How to Build Your Own Handsaw
A professional-quality saw, custom-fitted to your hand
Synopsis: Whether you make a dovetail saw or carcase saw, the process for making a handsaw is a great introduction to tool making. The parts are few and readily available, and it doesn’t cost a lot of time or money. Here, you’ll learn to make your own saw, from shaping the handle to cutting the slot for the blade and the mortise for the spine, to finishing.
Handsaws are a great introduction to tool making. The parts are few and readily available, and there’s no huge investment in time or money to create a top-notch saw that fits your hand perfectly. The only tasks that require care are shaping the handle and cutting the slot for the blade and the mortise for the spine, both of which are easy for a furniture maker to tackle.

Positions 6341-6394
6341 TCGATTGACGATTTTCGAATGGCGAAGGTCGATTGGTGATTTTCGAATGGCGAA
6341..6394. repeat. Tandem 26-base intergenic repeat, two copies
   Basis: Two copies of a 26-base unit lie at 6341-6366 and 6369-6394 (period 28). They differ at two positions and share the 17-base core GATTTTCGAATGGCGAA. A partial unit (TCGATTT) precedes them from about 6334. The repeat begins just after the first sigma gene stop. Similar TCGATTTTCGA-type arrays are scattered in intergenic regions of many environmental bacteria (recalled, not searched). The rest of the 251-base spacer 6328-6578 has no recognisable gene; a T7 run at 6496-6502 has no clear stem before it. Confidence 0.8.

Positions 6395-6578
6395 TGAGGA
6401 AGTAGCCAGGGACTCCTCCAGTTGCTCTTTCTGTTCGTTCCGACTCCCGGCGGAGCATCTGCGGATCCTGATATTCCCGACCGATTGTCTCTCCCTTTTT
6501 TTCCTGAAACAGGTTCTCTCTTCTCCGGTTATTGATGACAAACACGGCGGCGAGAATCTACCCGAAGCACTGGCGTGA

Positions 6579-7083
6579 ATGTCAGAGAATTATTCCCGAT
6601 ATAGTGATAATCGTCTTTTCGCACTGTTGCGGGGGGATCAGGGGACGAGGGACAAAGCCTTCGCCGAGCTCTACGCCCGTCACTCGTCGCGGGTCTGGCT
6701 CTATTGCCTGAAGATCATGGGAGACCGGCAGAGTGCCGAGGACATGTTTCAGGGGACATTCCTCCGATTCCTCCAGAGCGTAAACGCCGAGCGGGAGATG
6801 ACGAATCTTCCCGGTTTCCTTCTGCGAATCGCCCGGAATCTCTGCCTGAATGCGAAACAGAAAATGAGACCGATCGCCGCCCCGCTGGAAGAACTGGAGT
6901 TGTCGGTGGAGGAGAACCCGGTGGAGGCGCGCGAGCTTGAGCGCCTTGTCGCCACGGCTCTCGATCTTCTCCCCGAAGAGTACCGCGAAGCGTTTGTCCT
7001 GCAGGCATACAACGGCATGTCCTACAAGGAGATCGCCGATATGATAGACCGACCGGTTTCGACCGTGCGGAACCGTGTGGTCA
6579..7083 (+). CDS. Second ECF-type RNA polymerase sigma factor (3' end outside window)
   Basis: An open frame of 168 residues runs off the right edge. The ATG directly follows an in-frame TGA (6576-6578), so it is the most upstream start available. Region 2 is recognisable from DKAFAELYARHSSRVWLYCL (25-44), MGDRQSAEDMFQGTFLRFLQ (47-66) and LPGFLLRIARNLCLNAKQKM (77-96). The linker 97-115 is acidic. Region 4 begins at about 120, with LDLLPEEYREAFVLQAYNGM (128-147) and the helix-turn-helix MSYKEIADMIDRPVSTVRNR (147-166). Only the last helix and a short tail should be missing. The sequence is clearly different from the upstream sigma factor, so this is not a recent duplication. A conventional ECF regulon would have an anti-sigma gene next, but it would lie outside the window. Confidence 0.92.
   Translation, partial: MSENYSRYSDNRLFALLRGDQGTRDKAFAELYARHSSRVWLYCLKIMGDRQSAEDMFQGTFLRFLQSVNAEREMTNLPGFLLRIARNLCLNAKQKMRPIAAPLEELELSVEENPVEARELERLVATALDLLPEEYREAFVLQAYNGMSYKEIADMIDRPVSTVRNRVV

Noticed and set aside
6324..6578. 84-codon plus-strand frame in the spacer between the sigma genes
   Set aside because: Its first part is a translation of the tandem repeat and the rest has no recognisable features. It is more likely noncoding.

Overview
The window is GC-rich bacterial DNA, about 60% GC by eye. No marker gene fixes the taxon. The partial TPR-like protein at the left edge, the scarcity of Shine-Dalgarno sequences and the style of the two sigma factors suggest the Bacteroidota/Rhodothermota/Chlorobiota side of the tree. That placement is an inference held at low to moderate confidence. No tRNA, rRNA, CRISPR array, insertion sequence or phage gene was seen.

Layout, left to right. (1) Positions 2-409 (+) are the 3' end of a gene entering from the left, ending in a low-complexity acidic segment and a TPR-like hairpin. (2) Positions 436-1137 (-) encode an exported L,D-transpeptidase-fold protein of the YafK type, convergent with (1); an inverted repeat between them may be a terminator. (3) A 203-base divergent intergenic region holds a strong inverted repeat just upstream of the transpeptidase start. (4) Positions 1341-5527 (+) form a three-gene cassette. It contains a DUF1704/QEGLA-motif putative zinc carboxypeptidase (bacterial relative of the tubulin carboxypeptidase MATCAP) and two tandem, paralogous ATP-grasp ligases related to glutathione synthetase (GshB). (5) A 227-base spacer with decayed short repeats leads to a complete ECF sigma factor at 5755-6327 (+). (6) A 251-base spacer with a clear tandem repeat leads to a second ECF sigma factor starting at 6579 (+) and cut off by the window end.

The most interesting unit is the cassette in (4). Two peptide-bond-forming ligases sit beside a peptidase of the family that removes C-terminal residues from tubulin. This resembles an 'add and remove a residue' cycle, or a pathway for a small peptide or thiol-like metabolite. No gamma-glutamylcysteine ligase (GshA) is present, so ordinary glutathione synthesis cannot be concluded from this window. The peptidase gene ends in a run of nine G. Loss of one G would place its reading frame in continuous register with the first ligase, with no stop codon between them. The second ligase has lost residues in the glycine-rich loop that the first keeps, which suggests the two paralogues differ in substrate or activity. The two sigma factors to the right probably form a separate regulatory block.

Whether you make a dovetail saw or carcase saw, the process is the same. here I’ll illustrate the project using a closed-handled carcase saw (far left), but I have included a design for a dovetail saw. The carcase saw is my adaptation of an old disston pattern. The 3-in.-wide by 12-in.-long blade is a great size for cutting joinery—tenons, notches, or miters—and cutting parts to final length. I tweaked the handle design and some dimensions to end up with a classic-style saw that fits the hand better than the original.
Rough out the handle
I chose European beech for the handle because it’s fairly hard, closed-grained, and not prone to splitting. Cherry and walnut are also great choices.
Start by tracing the pattern onto 7⁄8-in.- thick stock, aligning the grain so that it runs in line with the saw plate. Make the exterior cuts at the bandsaw and the interior on the scrollsaw. After the pattern…